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ERIC Number: EJ809509
Record Type: Journal
Publication Date: 2008-Sep
Pages: 26
Abstractor: As Provided
ISSN: ISSN-0036-0112
Network Framing of Pest Management Knowledge and Practice
Moore, Keith M.
Rural Sociology, v73 n3 p414-439 Sep 2008
Conventional technology transfer is based on the assumption that autonomous individuals independently make behavioral decisions. In contrast, Actor-Network Theory (ANT) suggests that people and technologies are interconnected in ways that reinforce and reproduce some types of knowledge and consequent behavioral practices, but not others. Research on pest management in Mali shows the extent to which farm-level decisions are shaped off-farm through contracts that communicate commercial and regulatory decision-making information. Findings from the analysis of Ukrainian farmer pest management decision-making demonstrate the exercise of power of commercial interests. In light of these findings, evidence from Farmer Field School experiences in Indonesia is reinterpreted. This paper concludes that knowledge networks are not monolithic and, furthermore, there is competition between network segments to define appropriate knowledge and practice. It also recommends that agricultural scientists pay more attention to the negotiations framing legitimate knowledge about the networks in which their producer clienteles are embedded. (Contains 2 tables, 3 figures and 6 footnotes.)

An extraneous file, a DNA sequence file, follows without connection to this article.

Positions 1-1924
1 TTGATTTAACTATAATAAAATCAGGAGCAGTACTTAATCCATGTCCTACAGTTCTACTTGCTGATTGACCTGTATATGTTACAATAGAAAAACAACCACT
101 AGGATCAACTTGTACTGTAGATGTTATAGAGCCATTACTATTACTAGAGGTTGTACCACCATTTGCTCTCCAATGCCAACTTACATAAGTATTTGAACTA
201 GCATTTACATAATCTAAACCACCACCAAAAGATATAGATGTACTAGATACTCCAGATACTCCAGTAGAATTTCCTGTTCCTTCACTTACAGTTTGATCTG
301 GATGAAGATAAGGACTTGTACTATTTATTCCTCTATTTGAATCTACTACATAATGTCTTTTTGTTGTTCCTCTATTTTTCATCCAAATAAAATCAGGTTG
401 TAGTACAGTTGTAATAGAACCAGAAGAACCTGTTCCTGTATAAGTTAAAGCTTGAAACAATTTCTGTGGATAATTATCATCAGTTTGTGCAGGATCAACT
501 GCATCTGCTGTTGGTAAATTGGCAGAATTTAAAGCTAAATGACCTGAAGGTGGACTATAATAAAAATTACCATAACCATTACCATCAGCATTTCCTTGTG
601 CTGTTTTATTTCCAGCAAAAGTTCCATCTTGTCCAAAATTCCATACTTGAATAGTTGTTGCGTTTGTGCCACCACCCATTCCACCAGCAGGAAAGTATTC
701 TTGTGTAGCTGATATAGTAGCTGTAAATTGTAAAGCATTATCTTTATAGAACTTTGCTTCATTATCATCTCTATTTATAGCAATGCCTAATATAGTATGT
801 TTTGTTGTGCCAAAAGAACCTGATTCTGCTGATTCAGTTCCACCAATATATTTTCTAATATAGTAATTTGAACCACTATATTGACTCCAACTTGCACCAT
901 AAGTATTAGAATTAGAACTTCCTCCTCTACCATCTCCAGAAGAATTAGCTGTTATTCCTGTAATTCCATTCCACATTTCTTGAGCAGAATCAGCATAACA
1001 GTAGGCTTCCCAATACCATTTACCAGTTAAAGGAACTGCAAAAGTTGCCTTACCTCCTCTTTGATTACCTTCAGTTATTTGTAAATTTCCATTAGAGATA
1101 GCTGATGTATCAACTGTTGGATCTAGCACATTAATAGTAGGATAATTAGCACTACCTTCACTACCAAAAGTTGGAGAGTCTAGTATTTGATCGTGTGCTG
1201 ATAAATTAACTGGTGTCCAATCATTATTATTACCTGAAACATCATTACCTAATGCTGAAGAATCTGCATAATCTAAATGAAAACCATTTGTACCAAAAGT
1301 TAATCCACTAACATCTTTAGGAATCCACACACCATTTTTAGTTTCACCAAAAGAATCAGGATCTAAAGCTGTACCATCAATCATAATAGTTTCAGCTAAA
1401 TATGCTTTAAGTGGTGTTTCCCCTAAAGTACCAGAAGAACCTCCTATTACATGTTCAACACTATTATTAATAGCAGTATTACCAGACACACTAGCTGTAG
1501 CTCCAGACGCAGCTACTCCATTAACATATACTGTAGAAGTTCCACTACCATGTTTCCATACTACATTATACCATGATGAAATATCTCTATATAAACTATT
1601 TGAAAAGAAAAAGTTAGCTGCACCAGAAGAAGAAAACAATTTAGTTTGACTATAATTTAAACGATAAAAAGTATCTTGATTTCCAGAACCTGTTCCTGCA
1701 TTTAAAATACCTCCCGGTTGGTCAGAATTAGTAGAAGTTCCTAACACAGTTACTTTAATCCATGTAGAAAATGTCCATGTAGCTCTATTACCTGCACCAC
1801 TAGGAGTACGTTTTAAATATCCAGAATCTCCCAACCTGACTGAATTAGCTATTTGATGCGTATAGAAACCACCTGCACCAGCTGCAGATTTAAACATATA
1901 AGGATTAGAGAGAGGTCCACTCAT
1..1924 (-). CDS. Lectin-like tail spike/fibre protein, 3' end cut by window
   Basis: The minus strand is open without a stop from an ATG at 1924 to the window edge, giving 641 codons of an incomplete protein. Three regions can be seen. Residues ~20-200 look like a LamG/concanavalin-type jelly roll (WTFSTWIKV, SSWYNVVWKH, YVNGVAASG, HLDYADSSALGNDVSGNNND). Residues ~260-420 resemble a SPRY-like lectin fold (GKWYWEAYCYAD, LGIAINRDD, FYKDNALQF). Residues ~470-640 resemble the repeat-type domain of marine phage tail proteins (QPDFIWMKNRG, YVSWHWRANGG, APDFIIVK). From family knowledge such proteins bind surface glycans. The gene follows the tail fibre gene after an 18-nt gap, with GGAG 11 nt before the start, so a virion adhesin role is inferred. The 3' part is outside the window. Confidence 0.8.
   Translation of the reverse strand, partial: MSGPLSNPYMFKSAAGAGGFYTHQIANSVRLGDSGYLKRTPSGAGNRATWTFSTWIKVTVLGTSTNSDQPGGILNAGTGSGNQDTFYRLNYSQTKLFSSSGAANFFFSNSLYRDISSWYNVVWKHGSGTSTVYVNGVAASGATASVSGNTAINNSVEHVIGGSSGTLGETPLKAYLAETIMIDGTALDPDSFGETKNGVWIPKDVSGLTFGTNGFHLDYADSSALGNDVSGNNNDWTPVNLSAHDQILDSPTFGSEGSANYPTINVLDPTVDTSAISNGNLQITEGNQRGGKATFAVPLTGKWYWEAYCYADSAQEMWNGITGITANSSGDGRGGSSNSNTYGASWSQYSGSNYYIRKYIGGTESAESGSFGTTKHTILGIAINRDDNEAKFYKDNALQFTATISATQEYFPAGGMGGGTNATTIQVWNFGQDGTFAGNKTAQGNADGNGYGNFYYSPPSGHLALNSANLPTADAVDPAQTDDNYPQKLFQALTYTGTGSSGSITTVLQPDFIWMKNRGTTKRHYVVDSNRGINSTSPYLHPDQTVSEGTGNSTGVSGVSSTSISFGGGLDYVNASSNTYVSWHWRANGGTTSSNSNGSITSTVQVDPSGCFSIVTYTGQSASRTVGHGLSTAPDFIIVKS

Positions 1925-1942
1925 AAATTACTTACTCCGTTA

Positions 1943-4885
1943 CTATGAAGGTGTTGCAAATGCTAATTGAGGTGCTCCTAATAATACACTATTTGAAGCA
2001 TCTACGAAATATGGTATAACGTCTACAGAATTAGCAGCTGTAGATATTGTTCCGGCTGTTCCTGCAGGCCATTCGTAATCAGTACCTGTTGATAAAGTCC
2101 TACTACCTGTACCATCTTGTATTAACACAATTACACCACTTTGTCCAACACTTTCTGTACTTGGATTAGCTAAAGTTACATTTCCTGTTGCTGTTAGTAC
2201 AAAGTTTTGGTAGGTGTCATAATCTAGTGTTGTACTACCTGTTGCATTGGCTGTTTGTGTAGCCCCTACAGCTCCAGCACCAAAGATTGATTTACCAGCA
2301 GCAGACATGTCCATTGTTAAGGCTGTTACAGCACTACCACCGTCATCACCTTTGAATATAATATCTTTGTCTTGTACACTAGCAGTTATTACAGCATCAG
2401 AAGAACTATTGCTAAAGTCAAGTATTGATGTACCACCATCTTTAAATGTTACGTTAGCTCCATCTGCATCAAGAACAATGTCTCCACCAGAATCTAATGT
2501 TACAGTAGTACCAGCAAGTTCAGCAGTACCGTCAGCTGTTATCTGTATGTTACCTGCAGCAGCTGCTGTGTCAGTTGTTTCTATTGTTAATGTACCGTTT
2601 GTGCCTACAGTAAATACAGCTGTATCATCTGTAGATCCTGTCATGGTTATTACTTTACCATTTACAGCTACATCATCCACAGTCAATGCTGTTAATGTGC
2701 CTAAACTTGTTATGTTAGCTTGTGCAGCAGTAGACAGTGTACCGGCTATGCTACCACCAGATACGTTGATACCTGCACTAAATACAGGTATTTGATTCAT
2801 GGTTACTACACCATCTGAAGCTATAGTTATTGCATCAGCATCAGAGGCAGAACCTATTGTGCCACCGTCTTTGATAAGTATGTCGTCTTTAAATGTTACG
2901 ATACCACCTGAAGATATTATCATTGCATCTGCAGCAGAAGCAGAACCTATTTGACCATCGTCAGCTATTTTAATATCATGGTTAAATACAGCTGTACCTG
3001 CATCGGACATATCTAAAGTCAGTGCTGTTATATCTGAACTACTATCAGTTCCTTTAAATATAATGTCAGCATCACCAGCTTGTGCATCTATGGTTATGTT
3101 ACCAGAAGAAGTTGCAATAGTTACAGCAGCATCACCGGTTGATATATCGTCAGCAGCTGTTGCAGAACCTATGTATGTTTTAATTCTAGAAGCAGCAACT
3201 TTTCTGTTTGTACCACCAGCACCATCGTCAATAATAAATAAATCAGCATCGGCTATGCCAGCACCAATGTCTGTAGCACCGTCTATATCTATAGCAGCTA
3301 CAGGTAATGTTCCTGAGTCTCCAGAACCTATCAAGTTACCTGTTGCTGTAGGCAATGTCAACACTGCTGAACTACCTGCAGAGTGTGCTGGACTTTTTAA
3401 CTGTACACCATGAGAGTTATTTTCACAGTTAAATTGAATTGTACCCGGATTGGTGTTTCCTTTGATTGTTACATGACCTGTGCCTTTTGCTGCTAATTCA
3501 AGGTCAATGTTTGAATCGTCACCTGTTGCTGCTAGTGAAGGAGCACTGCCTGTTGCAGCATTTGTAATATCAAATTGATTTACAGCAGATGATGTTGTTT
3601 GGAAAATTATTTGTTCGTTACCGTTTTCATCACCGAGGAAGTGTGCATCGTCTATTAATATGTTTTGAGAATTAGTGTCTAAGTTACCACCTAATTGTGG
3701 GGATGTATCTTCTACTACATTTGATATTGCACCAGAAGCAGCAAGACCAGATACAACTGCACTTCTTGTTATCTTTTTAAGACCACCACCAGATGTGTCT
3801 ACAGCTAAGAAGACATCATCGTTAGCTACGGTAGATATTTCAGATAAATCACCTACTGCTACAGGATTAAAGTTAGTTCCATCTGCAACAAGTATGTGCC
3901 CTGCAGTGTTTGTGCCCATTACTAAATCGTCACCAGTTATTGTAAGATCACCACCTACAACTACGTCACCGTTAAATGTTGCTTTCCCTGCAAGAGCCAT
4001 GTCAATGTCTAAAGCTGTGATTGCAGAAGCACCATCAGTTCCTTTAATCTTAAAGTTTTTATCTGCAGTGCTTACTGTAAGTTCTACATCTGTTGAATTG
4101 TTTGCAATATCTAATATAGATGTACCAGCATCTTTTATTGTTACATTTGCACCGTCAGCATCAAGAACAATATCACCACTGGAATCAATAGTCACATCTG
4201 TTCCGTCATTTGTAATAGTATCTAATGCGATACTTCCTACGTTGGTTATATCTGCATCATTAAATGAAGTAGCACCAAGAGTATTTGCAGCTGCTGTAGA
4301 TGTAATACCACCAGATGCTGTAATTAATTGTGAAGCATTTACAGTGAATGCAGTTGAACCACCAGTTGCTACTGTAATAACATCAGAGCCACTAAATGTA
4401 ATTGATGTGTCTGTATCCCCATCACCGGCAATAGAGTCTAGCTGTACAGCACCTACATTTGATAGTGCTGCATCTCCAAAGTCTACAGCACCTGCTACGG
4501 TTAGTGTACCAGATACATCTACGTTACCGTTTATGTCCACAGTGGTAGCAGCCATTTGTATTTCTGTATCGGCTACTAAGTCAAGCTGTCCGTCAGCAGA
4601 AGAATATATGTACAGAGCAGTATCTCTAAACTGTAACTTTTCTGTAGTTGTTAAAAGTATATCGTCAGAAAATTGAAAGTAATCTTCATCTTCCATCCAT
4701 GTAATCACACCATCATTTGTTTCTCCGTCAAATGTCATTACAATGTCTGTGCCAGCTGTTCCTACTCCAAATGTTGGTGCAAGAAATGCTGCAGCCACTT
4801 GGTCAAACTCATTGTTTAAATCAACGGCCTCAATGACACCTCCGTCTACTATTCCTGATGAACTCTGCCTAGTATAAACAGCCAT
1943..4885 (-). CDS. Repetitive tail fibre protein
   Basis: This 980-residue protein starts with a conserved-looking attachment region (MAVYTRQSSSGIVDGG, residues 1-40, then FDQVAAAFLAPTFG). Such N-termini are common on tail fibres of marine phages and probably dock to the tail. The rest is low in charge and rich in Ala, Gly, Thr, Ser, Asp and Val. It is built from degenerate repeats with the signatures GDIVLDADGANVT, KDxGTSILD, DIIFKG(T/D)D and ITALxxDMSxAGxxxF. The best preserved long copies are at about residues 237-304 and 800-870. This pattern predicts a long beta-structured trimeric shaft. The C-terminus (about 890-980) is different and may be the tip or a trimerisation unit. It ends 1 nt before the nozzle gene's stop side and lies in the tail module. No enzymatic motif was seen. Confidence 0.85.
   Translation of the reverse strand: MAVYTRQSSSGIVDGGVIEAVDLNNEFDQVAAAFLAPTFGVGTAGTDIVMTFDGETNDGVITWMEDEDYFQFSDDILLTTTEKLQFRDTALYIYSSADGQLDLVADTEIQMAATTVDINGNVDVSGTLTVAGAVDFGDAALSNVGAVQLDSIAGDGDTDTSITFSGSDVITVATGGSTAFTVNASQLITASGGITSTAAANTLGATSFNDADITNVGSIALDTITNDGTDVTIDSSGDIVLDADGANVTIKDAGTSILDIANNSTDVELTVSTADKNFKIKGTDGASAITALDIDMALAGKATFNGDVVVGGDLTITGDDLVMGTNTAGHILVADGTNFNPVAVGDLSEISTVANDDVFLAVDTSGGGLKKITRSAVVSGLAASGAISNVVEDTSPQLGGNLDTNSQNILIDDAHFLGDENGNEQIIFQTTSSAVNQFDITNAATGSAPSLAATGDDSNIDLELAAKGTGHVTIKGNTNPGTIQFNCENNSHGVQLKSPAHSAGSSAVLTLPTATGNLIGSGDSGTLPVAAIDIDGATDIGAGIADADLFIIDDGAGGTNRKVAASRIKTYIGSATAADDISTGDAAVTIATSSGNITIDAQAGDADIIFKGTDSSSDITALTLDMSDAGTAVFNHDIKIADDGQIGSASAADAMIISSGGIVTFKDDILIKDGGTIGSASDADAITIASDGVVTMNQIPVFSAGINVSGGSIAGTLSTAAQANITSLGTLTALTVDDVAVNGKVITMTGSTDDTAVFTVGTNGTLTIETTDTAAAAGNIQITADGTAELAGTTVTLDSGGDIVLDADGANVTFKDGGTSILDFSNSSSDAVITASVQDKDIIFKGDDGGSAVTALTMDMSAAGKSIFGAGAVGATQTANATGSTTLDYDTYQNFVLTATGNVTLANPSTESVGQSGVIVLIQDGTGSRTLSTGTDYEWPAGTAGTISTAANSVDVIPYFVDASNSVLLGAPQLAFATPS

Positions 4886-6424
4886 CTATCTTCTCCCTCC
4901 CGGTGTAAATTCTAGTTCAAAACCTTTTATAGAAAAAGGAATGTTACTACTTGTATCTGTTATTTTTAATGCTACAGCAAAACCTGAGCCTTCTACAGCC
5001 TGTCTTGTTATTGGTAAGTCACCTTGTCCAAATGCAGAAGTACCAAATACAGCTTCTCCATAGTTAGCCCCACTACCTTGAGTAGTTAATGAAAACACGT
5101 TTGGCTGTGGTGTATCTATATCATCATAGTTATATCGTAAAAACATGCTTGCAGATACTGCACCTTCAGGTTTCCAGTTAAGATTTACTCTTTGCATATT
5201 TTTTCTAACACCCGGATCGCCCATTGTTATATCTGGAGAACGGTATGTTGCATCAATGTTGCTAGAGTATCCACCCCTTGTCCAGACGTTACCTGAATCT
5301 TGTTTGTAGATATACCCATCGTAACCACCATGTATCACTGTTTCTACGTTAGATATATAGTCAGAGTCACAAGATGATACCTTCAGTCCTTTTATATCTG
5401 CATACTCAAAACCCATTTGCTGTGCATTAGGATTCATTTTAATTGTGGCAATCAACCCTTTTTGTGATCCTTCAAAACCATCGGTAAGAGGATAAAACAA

Rural Sociological Society. 104 Gentry Hall, University of Missouri, Columbia, MO 65211-7040. Tel: 573-882-9065; Fax: 573-882-1473; e-mail:; Web site:
Publication Type: Journal Articles; Reports - Evaluative
Education Level: N/A
Audience: N/A
Language: English
Sponsor: N/A
Authoring Institution: N/A
Identifiers - Location: Indonesia; Mali